The cicada-infecting Massospora cicadina fungus makes an amphetamine called cathinone, which spurs cicadas to mate and spread fungal spores. Other species of the fungus produce psilocybin, more often found in hallucinogenic mushrooms.
A cicada-infecting fungus produces drugs that make the insects literally mate their butts off.
Massospora fungi make either a drug found in hallucinogenic mushrooms or an amphetamine found in khat leaves, plant pathologist Matthew Kasson of West Virginia University in Morgantown reported June 22 at the ASM Microbe 2019 meeting.
The fungi may use psilocybin, which causes people to hallucinate, or the amphetamine cathinone to suppress cicadas’ appetites and keep the insects moving and mating even after they lose big chunks of their bodies. The finding marks the first time that researchers have discovered a fungus, other than mushrooms, producing psilocybin, and the first organism outside of plants to make an amphetamine.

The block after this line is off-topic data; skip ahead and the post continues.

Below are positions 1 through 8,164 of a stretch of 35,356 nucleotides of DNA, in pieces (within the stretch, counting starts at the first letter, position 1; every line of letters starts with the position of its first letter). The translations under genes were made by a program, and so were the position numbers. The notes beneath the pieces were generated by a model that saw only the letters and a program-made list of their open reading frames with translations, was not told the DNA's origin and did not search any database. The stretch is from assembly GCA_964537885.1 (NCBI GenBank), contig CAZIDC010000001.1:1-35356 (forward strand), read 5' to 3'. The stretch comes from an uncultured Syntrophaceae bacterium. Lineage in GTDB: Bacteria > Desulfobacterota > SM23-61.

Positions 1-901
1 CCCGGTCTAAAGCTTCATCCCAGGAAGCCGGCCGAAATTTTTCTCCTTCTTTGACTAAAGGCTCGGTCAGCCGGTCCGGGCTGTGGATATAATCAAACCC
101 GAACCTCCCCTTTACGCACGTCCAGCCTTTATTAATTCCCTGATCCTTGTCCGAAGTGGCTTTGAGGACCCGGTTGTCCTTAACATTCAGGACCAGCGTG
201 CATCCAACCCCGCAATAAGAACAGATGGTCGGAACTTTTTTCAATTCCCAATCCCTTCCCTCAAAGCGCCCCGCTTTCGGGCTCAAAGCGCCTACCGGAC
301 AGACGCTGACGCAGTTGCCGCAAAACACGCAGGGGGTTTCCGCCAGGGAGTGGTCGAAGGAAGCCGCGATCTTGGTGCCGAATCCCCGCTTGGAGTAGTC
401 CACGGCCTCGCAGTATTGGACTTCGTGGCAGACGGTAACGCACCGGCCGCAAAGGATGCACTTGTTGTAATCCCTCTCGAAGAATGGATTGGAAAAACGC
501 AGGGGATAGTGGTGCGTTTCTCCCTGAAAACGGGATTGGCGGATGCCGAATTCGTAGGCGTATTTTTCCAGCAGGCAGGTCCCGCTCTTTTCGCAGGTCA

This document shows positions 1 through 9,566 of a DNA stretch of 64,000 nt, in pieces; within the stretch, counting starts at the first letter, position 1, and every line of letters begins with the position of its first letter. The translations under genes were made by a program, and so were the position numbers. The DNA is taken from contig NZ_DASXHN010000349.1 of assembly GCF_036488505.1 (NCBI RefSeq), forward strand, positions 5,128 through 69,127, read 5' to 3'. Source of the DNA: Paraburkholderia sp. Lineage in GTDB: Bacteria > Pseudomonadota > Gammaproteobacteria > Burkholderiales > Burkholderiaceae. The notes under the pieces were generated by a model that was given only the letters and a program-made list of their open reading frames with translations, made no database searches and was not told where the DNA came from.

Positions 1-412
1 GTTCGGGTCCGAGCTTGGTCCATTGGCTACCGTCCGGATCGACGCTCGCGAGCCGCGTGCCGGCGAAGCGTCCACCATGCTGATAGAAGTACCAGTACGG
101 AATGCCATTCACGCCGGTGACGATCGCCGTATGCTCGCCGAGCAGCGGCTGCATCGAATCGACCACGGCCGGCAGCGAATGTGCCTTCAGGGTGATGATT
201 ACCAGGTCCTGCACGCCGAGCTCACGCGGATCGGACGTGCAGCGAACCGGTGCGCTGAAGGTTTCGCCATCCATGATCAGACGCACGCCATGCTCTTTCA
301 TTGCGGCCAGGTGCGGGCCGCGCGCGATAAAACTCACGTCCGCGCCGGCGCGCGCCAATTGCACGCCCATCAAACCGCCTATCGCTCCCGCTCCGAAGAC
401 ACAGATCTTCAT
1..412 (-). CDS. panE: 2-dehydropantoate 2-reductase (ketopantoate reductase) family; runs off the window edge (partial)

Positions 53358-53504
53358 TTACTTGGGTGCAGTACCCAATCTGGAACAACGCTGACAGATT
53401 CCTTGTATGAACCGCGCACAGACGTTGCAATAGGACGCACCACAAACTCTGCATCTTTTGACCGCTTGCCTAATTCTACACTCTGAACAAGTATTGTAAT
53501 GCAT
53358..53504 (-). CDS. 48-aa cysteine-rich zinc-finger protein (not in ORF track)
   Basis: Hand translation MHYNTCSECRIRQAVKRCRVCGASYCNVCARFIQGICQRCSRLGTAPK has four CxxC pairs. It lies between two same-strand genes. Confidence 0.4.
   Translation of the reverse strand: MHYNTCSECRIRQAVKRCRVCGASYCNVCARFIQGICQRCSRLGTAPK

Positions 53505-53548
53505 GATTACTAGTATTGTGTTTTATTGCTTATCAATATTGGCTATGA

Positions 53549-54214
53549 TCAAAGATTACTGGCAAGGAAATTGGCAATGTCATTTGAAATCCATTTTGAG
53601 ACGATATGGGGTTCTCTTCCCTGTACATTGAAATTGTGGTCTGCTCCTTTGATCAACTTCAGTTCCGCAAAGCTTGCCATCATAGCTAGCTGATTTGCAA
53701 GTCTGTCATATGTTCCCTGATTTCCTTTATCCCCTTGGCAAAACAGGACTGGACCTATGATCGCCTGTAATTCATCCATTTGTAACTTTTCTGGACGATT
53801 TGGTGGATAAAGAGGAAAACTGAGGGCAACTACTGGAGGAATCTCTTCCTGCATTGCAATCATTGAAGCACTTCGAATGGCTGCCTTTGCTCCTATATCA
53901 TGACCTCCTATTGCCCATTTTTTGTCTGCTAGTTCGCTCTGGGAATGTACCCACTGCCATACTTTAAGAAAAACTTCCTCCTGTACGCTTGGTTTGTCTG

Massospora fungi are transmitted sexually from cicada to cicada. Huge plugs of fungi form on the insects’ abdomens, and during mating, parts of the abdomens may break away, Kasson said.
Losing body parts would surely slow most organisms down, and yet for the fungal-infected cicadas, “two-thirds of their body might be missing, and they would be whistling as they walk down the street,” Kasson said. The infected insects mate nearly nonstop, spreading the fungi to partners, he and colleagues report June 25 in Fungal Ecology.
Overall, the team discovered 1,176 small molecules in fungus-infected cicadas, including the two psychoactive drugs. The researchers aren’t sure how the fungi produce the drugs, which in other organisms require enzymes that seem to be missing from Massospora. So the fungi may be using new ways to make the compounds, Kasson said. The team is also trying to determine what the other molecules do to influence cicada behavior.